They want what you’ve got, that’s clear. But maybe they’re not sure you’re the right provider or vendor. Or maybe they’re questioning the cost or the commitment.
Either way, you should be there to provide answers. Never leave a QL hanging.
LiveChat: This goes a leap beyond gauging awareness and satisfaction with a survey. Use LiveChat to answer questions in real-time and make users feel good about their experiences while they’re happening. Engage, assist & compel. If this isn’t your motto for getting QLs to convert, it should be.
Reevoo: Data analytics tools show you the what, but Reevoo tells you why. “Customers convincing customers. That’s not marketing–that’s life.” Couldn’t have said it better ourselves. People LOVE to talk about and review the brands, products, services & experiences they love and hate. Reevoo captures customer-to-customer conversations, product reviews & user experiences so you can use and learn from them.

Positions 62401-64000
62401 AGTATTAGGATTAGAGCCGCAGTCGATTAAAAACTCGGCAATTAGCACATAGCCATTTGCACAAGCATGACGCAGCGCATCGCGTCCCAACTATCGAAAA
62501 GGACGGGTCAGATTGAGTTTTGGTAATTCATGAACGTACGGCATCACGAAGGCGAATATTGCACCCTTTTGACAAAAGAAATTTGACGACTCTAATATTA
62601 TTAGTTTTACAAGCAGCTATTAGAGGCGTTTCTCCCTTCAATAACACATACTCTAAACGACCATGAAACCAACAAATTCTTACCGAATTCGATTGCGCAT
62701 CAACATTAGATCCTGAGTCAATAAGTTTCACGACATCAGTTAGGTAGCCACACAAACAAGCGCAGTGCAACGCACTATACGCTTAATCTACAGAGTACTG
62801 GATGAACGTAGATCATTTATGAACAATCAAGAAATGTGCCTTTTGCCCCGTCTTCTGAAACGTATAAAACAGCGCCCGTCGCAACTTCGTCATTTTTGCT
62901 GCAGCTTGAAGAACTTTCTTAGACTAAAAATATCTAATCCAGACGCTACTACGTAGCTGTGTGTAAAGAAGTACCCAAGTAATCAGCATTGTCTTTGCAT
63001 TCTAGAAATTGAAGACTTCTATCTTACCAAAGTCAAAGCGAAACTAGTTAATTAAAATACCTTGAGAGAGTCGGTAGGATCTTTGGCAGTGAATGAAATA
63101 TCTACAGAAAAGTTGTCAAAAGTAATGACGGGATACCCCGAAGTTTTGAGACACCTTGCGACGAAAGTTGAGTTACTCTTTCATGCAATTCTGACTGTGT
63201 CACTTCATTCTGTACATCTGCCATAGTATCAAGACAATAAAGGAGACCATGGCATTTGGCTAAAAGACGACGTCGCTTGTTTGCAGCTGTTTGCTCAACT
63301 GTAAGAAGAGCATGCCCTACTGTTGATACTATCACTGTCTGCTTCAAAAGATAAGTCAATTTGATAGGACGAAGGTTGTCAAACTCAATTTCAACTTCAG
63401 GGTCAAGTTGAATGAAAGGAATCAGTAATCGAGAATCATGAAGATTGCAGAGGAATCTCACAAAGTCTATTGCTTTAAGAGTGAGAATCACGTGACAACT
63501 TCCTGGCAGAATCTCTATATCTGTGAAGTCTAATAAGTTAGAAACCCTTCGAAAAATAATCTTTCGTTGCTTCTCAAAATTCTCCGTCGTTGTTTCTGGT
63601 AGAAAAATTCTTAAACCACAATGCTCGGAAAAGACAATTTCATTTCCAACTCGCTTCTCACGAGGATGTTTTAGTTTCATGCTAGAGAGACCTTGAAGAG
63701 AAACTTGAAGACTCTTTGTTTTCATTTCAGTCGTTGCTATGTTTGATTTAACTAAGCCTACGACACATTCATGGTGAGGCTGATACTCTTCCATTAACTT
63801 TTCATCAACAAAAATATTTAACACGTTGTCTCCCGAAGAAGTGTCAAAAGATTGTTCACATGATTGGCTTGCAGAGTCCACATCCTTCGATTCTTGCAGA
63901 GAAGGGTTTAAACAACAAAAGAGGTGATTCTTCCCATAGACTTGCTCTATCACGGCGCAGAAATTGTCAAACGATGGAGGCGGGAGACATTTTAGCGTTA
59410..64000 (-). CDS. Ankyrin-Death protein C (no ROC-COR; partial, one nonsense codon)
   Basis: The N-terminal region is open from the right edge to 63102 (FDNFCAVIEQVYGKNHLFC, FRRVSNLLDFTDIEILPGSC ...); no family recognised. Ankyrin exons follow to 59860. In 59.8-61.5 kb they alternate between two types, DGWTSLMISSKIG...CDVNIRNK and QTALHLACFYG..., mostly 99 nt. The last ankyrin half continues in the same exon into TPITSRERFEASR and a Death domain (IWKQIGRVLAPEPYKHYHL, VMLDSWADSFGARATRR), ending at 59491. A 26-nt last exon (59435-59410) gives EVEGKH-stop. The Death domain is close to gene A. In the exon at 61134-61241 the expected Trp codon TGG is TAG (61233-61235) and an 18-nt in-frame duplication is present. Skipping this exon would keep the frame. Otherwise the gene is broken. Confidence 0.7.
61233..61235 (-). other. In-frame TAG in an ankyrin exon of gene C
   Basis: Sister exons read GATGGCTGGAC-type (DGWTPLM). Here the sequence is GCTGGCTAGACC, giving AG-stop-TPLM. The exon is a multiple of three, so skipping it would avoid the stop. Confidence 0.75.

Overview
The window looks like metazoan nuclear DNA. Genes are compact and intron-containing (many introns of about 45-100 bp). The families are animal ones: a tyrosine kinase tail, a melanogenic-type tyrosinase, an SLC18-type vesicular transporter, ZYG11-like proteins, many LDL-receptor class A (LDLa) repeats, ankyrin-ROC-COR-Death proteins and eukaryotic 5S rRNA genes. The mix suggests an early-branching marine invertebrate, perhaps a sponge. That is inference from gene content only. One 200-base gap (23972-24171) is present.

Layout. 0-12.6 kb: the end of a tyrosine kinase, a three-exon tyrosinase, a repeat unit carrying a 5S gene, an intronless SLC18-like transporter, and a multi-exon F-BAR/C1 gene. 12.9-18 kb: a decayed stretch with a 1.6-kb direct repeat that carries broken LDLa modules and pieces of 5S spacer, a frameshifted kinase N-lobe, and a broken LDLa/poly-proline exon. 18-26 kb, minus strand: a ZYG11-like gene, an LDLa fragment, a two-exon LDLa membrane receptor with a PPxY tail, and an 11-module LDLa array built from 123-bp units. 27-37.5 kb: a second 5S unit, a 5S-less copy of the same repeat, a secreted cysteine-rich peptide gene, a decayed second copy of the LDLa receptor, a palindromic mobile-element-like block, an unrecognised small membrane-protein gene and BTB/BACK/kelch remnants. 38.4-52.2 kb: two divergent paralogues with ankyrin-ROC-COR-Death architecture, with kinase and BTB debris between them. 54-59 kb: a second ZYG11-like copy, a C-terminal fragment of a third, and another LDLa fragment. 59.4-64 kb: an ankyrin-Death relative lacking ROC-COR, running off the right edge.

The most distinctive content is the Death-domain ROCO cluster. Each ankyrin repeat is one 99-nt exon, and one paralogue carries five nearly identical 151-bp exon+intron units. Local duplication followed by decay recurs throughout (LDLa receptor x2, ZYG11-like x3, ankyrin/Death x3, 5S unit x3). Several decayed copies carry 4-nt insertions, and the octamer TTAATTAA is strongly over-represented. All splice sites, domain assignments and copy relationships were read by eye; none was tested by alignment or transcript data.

KPI: There isn’t just one or a few. There are all kinds of indicators that point to everything going smoothly and heading toward conversion. But sometimes, it’s gonna take muscle to keep the interaction from stalling and dying out.
Other tools to help you discover and connect with your ideal customer:
Expert advice: It takes effort to elevate yourself above your competition. You have to actually value what you’ve learned from the data. In the end, communication is key. If you want to beat your competition, you have to out-message them and engineer a better experience.
Seriously, it’s go time.
If you make a list of all the marketing performance tools and KPIs mentioned in this article, that list will not be exhaustive.
However, in performing your research–and do your homework!–you will find a good bit of overlap when it comes to tool capabilities and the marketing goals that each KPI informs. Which is exactly why choosing and using the right ones is invaluable.
Why? Because the data they produce ultimately informs whether or not your business processes are sound.
At the end of the day, the best advice we can offer is this: whatever you do, just don’t rely on bad data.
If you need help getting up to speed on your marketing goals, tools, or KPIs, we can help.